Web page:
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The States Leading the U.S. Manufacturing Resurgence

Exhibiting know-how and innovation, U.S. manufacturers are adding to their payrolls and economic growth across the nation. We have identified 19 states where manufacturing is leading the way...

Mark Crawford (Q1 / Winter 2013)
(page 2 of 4)
California
California is a national leader in job creation, with over 257,000 private-sector jobs created in 2012. Its private-sector growth rate of 2.2 percent is outpacing the national average, and its unemployment rate of 9.8 percent is the lowest it has been in almost four years — due in part to the resurgence of manufacturing in the state. More than 1.2 million people are employed in manufacturing jobs, the most in the nation, according to the Bureau of Labor Statistics.

The National Association of Manufacturers (NAM) notes that manufacturers in California account for 11.2 percent of the total GSP (2011), employing almost 9 percent of the work force. Total overall output from manufacturing was $229.9 billion in 2011, significantly higher than in any other state. Nearly $138 billion of that output was exported — an important figure because more than 22 percent of California’s manufacturing employment depends on exports.

Energy has always been a key industry for the California economy — not only traditional resources like oil and gas, but also alternative energies such as biofuel, wind, and solar. In December 2012 Soitec, an international manufacturer of semiconductor materials and photovoltaic systems, opened its $150 million, state-of-the-art North American solar manufacturing facility in San Diego. Beginning in 2009, the California government worked with Soitec to establish its San Diego facility.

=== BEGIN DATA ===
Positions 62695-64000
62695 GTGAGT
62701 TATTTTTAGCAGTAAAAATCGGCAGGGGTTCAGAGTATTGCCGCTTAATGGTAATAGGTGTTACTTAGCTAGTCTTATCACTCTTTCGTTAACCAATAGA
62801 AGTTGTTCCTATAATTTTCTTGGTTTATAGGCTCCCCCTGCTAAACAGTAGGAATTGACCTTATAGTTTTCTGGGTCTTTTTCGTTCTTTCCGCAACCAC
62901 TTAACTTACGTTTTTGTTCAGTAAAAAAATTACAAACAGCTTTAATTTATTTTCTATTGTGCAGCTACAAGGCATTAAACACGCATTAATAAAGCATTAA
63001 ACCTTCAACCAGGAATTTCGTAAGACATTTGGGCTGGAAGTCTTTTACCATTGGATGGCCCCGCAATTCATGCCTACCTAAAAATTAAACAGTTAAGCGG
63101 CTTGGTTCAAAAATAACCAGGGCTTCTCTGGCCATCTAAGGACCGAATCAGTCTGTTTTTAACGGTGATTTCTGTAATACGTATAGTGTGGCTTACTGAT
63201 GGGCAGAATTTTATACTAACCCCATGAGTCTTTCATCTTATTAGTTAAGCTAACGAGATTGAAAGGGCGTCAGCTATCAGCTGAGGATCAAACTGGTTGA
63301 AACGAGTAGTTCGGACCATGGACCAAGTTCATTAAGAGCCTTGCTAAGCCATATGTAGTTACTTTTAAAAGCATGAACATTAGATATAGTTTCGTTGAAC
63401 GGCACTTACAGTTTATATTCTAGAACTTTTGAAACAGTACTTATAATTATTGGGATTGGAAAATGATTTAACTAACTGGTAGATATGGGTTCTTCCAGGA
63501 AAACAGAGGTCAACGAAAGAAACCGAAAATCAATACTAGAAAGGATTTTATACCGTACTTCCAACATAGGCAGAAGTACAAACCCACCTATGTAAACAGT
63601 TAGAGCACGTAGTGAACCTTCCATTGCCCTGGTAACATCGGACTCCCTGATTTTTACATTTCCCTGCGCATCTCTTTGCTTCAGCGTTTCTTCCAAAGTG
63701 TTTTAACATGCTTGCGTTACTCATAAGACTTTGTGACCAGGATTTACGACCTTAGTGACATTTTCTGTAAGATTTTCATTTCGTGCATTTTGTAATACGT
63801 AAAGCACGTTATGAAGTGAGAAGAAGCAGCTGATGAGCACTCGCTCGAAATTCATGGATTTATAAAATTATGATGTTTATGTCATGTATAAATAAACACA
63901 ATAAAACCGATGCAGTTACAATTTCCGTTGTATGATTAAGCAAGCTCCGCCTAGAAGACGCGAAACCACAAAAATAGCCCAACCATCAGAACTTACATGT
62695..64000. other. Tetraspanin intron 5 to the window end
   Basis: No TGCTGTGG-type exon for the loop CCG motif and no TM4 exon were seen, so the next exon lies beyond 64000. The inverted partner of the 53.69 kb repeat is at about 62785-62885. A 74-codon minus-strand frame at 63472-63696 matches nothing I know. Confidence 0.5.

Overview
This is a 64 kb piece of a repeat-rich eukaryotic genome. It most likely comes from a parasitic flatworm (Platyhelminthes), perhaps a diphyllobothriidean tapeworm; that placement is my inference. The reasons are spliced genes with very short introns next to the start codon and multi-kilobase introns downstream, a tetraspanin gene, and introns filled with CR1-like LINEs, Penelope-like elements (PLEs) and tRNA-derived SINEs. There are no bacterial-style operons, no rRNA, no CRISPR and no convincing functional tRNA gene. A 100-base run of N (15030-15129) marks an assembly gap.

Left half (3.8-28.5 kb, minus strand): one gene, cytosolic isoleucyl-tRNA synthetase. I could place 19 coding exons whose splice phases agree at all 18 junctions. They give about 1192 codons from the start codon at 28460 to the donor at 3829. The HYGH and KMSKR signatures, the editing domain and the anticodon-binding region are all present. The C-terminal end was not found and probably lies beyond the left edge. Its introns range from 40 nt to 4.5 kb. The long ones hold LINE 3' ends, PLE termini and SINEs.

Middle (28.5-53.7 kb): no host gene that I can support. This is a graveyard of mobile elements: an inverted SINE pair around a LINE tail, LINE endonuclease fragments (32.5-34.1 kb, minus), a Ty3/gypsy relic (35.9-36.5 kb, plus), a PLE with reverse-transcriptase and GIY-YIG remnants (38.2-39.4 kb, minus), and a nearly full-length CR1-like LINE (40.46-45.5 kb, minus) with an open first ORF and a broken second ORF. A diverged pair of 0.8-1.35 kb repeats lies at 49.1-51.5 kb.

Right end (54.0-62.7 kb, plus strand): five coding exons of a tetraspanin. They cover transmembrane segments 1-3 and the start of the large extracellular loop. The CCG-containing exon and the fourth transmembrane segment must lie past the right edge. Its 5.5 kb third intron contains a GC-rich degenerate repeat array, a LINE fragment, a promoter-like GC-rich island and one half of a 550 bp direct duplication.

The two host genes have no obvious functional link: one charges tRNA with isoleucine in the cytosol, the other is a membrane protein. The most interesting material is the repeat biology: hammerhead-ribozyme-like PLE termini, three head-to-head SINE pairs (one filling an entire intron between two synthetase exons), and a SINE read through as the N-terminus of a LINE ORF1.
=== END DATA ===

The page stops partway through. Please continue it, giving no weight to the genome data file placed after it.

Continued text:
“This project demonstrates the long-term commitment of our state and local partners to ensure Soitec opened their first U.S. manufacturing facility in California,” says Director of the California Governor’s Office of Business and Economic Development Kish Rajan. “Not only will Soitec employ 450 Californians, it is contributing to the state’s goal of increasing our renewable energy portfolio.”

Illinois
Illinois is a major producer of chemicals, machinery, computers and electronics, rubber and plastic products, and fabricated metals. Manufacturing totaled more than $86.5 billion in output in 2011 and employed nearly 600,000 workers as of November 2012.

“We have experienced significant growth in manufacturing in recent years, which has created tremendous opportunities for growing our economy and creating more jobs,” says Adam Pollet, acting director for the Illinois Department of Commerce and Economic Opportunity.

Top manufacturers in the state include Caterpillar, Deere & Company, Motorola, Navistar, Chrysler/Fiat, Ford, and Mitsubishi. Newer advanced manufacturing sectors such as aerospace and pharmaceuticals are also becoming established.

Recent project announcements include Continental Tire ($224 million expansion in Mt. Vernon), Mitsubishi Motors ($45 million expansion in Normal to support the production of the 2013 Mitsubishi Outlander SUV), Excel Foundry and Machine ($7.4 million expansion, 100 jobs in Pekin), and Woodward Inc., an aerospace and energy firm that plans to invest more than $200 million to build a manufacturing plant and offices in Loves Park near Rockford. (Woodward selected Illinois over South Carolina and Wisconsin.)

“The Rockford region’s highly skilled work force makes Illinois an ideal place for companies like Woodward that are looking to grow,” indicates Illinois Governor Pat Quinn. “Woodward’s expansion is a great example of how we are creating jobs, fueling key sectors of the economy, and stimulating growth throughout the state.”

Indiana
Indiana combines traditional production with progressive technology to create an attractive environment for manufacturers. The state’s central location and excellent transportation network — combined with a skilled and dedicated work force — make it an ideal location for manufacturing. Top manufacturing sectors include automotive, parts and transportation equipment, metals, machinery, plastics and rubber, chemicals, and computers and electronics.

Nearly 17 percent of the Indiana non-farm work force is employed in manufacturing (the most of any state according to BLS statistics for November 2012). Manufacturing employment grew 4.2 percent from October 2011 to October 2012, more than double the national average of 1.6 percent. Since 2010, Indiana has added the third-most manufacturing jobs of any state in the country — an impressive 9 percent growth rate.